Why did you decide to volunteer abroad with Operation Wallacea in South Africa?
Erin: I decided to participate in Operation Wallacea because I wanted to explore the concept of research in animal science, and I have always wanted to go to Africa, and this program fit exactly what I wanted to explore.
Describe your day to day activities as a volunteer.
Erin: Each day in the bush would include a lecture and a bush excursion. The lectures would be on a range of South African wildlife issue or topics, ranging from elephant culling to plant life to bird identification. The information we learned in lecture was then applied to our experiences in the bush.
When out in the bush we would participate in three different scientific assessments. One was game transects, where we would ride in the back of the field vehicles recording the number and sex of the animals we saw along with their GPS coordinates.
Another assessment performed were bird point counts. A group of people would stand in a circle with binoculars and name any birds that were seen, along the direction they were flying to and from.
The last and most prevalent assessment performed was the habitat assessments. These were done to record the ecological impact elephants had on the environment.
Whenever we had bush excursions in the morning, we would be up and out by 6:30am, and when we had lectures in the morning, we would be up and ready to go be 8:00 am. In the afternoon the opposite activity would occur. In the evening, there was a mix of night drives, free time, and lectures.
When we were in Sodwana Bay, we would wake up at various times in the morning, usually be out by 7 or 8 am. Depending on whether you were already PADI certified determined your schedule for the week.
For people who were already PADI certified had one day of pool work to practice, then went out to the beach the next day to start scuba diving and getting ocean experience. Anyone who was not PADI certified spent two days learning all the pool skills, then spent the rest of the time in the ocean and on the beach. In the eveing we would also have lectures on marine life and conservation issues in the area.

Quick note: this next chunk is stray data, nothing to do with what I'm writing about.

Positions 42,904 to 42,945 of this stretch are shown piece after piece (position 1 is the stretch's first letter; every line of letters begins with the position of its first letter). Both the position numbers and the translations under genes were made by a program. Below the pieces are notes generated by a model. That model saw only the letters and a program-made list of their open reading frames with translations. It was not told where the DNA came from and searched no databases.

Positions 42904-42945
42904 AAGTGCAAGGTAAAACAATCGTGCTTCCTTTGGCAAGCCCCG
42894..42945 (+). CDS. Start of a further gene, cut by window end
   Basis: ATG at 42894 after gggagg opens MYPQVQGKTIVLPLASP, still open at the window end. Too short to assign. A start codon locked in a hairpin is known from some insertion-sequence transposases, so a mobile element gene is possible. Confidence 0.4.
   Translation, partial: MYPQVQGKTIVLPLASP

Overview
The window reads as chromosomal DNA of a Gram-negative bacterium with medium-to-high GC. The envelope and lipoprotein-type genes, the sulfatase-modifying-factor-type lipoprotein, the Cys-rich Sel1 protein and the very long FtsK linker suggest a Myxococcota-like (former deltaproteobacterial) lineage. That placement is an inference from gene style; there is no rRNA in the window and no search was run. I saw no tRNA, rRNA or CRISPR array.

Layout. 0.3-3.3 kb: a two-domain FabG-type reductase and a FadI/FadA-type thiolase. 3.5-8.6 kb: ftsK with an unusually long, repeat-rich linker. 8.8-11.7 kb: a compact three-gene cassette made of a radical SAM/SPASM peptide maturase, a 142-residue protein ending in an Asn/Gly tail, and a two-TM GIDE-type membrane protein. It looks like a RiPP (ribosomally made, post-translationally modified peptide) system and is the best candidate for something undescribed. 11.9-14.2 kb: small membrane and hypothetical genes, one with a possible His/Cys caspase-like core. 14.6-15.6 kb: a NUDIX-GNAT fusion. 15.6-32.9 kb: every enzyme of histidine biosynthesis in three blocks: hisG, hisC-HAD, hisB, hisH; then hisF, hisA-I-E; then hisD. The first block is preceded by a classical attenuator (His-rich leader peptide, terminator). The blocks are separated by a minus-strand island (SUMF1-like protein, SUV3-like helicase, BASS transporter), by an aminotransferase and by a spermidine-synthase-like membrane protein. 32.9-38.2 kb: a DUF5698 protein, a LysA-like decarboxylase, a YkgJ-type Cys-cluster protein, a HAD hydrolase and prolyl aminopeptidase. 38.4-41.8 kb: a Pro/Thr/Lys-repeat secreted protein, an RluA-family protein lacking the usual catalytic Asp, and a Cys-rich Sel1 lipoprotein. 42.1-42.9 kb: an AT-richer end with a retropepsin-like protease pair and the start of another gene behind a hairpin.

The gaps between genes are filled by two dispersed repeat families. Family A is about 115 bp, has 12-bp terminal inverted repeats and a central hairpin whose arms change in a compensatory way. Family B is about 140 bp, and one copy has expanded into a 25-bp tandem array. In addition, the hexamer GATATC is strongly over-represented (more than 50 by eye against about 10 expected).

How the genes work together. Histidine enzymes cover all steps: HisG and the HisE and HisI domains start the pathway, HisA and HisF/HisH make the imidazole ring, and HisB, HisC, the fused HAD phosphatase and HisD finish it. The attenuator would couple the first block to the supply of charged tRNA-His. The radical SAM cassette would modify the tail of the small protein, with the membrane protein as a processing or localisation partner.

What made this volunteer abroad experience unique and special?
Erin: What makes this volunteer abroad experience so unique is that all aspects of what you are volunteering with (the various bush assessments and fish surveys on the reef in Sodwana Bay) had a strong academic link. The surveys and information could not be gathered by us research assistants without some background about what was being researched.
Though many organizations allow you to volunteer, Operation Wallacea does a fantastic job of incorporating education and learning into all aspects of the program. This allows for more accurate information to be gathered, and for the students to gain a greater understanding and appreciation of what is being studied.
Tell me about one person you met.
Erin: One person I met who was a research assistant with me was a Cambridge student from Singapore who has traveled all over the world. She is passionate for conservation and definitely expanded some of my views on hot button issues surrounding ecology, conservation, and human-nature interactions. I have become a more well rounded person after spending a month with her.
Has your worldview changed as a result of your trip?
Erin: My world view has changed drastically since the conclusion of this trip. I have not only learned about the different perspectives and issues surrounding wildlife conservation, but I have also learned about the different priorities and views that people from all over the world have, which are equally as important.
I have become more open to discussion about topics surrounding culling, game reserve management, and the perspectives of people affected by the changes.